By Jeff Mayers
MADISON, Wisc (Reuters) - The Wisconsin Supreme Court should void a controversial state law curbing the power of public sector unions because a judge who ruled on the law had a conflict of interest, a county attorney said on Friday.
Dane County District Attorney Ismael Ozanne said in a court filing that Judge Michael Gableman should have recused himself from the case.
A divided Supreme Court in June allowed the union law to go into effect by a vote of 4 to 3 with Gableman in the majority. The court would have been deadlocked had Gableman recused himself.
The law set off a fierce national debate on the collective bargaining rights of labor unions and prompted a drive to remove from office nine Wisconsin state senators. Two Republicans who had supported the union curbs were recalled.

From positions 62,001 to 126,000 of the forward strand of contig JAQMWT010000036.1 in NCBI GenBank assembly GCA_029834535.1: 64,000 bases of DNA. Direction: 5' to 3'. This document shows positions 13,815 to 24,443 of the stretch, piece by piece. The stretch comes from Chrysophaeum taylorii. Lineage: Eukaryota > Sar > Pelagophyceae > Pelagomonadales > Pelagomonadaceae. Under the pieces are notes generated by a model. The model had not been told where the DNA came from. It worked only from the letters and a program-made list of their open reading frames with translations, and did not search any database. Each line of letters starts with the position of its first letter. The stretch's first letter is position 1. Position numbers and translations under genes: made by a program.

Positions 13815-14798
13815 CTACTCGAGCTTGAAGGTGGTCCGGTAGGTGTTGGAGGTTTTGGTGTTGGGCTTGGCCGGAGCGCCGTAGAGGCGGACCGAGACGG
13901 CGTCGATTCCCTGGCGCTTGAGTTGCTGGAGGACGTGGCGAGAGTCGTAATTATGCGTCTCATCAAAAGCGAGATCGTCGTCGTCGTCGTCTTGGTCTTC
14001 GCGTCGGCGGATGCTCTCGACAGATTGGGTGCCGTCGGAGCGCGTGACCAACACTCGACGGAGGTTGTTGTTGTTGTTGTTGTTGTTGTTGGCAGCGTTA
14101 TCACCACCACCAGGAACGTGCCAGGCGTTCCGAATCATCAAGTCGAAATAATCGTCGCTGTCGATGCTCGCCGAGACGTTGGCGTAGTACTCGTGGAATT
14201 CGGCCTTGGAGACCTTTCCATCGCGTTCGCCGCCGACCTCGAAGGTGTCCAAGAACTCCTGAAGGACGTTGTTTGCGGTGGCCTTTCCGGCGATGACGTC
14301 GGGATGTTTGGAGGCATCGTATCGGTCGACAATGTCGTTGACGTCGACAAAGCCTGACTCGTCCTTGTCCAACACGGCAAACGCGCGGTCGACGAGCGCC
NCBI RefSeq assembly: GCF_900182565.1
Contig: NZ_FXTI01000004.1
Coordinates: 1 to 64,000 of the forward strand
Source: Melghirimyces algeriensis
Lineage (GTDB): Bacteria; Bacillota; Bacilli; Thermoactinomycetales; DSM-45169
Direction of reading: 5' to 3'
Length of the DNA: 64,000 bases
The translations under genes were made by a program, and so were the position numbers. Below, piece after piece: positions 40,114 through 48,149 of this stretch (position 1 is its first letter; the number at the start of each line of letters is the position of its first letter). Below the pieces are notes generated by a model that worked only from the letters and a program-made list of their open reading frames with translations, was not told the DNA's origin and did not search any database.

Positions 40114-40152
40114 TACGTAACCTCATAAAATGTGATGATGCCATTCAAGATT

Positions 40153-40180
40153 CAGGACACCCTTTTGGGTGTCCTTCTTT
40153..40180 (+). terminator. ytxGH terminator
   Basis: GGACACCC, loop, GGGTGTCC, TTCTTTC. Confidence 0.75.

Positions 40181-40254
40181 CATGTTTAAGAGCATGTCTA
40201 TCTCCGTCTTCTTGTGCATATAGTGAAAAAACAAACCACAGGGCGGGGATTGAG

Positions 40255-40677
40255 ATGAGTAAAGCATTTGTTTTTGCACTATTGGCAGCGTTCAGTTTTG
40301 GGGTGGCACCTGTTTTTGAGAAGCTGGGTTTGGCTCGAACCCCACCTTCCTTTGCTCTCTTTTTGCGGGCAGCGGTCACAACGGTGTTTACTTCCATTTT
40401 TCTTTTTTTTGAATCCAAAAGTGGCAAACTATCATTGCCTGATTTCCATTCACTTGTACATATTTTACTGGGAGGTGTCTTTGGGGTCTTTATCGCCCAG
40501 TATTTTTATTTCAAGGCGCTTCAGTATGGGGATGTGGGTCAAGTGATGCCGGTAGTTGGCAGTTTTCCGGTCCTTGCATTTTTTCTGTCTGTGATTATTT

The law forced local workers such as teachers to pay more for health care and pensions, and limited the ability of their unions to negotiate wage increases.
Democrats and labor unions are leading a campaign to force a recall election next year of Republican Governor Scott Walker, who championed the union law.
The court filing on Friday said that Gableman should have recused himself because a lawyer who represented the Republican-led state government in the case had represented Gableman on a personal issue.
"Justice Gableman received legal representation from a private law firm, Michael Best & Friedrich, LLP in a personal legal matter without any obligation to pay legal fees," the court papers said.
The filing said that Gableman's personal lawyer, Eric McLeod, attended the oral argument before the state Supreme Court on the union law as a representative of the state government.
The filing asked the court to either void the law or force Gableman to recuse himself. Gableman has denied any wrongdoing.
(Writing by Greg McCune; Editing by Cynthia Johnston)